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James Cameron 'struck by similarity' between Titan sub tragedy and sinking of the Titanic in 1912
23 June 2023, 00:03
James Cameron has said he is "struck by the similarity" of the Titan submersible tragedy and the sinking of the Titanic in 1912.
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The Oscar-winning Titanic film director said many in the deep submergence engineering community had been "deeply concerned" about the Oceangate Expeditions craft after it first went missing on Sunday.
Cameron has designed and built similar submersibles and had visited the Titanic wreckage 33 times himself.
It comes after Oceangate announced on Thursday that all five passengers aboard the missing Titan submersible were believed to be dead.
The tail cone was found around 1,600ft from the bow of the Titanic, which sank in the North Atlantic Ocean in 1912.
Submersible lost on dive to Titanic suffered 'catastrophic implosion' – US Coast Guard
Likening the incident to the Titanic, Cameron said the "captain was repeatedly warned" but "steamed full-speed ahead".
"This is a mature art and many people in the community were very concerned about the sub," he told ABCNews.
"A number of the top players in the deep submergence engineering community even wrote letters to the company, saying that what they were doing was too experimental to carry passengers and they needed to be certified.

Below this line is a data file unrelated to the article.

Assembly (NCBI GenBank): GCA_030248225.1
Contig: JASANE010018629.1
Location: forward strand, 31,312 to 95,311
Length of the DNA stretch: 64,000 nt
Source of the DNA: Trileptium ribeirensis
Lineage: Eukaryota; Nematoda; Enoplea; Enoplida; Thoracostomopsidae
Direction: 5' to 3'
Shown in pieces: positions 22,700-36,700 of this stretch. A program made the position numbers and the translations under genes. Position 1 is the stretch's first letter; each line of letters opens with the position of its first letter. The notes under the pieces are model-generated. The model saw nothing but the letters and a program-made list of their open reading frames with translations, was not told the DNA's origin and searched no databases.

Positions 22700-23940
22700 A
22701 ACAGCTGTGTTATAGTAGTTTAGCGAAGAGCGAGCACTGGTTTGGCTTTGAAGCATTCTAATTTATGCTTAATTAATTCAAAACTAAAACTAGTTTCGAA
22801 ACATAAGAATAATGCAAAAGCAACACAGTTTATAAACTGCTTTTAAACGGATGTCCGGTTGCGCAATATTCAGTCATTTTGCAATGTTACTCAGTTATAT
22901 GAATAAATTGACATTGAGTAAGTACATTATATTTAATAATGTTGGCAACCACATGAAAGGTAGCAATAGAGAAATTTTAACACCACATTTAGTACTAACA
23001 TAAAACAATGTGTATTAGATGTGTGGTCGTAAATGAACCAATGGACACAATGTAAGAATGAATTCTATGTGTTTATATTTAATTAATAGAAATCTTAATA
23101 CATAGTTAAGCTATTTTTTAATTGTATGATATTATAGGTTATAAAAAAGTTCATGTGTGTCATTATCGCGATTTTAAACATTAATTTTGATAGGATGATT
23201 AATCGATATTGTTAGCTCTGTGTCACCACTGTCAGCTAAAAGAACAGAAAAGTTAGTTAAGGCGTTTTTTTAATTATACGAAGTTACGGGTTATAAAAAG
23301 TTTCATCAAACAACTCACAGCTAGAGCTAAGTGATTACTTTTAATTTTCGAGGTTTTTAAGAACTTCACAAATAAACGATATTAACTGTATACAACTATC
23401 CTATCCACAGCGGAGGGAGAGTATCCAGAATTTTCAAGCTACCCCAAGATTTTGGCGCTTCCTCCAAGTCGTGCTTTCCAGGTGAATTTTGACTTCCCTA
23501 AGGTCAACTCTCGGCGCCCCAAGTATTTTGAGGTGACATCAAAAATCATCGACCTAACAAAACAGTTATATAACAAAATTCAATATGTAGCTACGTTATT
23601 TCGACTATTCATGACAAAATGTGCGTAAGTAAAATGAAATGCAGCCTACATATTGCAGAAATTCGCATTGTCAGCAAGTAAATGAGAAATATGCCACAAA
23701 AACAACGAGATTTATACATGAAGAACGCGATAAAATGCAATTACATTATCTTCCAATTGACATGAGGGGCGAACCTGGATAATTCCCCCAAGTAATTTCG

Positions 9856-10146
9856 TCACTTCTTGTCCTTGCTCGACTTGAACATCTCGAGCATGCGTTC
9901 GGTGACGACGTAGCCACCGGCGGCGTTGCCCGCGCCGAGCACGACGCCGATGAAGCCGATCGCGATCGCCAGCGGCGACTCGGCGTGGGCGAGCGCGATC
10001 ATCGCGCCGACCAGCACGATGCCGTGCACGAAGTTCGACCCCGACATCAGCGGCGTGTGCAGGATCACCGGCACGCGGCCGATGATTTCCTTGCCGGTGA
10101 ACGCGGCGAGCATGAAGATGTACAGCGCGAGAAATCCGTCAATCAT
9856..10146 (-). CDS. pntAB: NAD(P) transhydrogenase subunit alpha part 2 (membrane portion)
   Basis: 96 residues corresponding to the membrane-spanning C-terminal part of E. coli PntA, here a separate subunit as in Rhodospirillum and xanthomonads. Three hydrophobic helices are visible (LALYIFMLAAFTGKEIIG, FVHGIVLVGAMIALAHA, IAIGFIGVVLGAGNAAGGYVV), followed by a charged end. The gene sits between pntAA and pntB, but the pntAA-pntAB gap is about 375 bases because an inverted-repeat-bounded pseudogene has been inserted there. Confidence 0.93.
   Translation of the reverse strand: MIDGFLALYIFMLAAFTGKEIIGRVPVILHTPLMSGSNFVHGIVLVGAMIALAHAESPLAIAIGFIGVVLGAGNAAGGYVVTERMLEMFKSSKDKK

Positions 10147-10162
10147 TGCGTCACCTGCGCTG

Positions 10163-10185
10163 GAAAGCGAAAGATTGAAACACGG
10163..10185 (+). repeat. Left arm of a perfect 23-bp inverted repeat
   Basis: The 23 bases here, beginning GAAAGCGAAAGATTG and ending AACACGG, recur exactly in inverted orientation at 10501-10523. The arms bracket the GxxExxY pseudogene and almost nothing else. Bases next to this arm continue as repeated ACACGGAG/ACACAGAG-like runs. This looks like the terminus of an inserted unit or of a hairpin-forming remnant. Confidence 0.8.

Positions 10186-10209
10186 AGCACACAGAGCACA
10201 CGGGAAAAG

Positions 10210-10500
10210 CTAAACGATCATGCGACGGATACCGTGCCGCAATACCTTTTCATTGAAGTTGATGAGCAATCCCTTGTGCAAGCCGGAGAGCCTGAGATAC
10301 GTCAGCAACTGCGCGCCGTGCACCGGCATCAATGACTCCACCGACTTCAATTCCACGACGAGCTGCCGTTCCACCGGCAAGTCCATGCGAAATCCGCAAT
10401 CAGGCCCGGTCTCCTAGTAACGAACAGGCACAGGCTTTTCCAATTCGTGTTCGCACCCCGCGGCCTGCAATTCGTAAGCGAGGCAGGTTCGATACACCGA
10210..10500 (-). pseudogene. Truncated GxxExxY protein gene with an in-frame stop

"So I'm struck by the similarity of the Titanic disaster itself, where the captain was repeatedly warned about ice ahead of his ship, and yet he steamed at full speed into an ice field on a moonless night and many people died as a result.
"For a very similar tragedy where warnings went unheeded to take place at the same exact site, with all the diving that's going on all around the world - I think it's just astonishing."
Debris discovered in search for missing sub is ‘worrying development’ says British Saturation Diver
Officials in the US have said they are "not sure" they can recover the bodies of the five people who died.
In a press conference in Boston on Thursday, Rear Admiral John Mauger told reporters he could not say what the prospects were of recovering the bodies of those killed on the Titan expedition.
He said: "This is an incredibly unforgiving environment down there on the sea floor and the debris is consistent with a catastrophic implosion of the vessel.
"And so we'll continue to work and continue to search the area down there, but I don't have an answer for prospects at this time."
Some of the vessels currently at the scene of the search will begin to be demobilised over the next 24 hours, but remote operations on the sea floor will continue, Rear Admiral Mauger added.
He also said he does not have a timeline for when the remote operations will finish.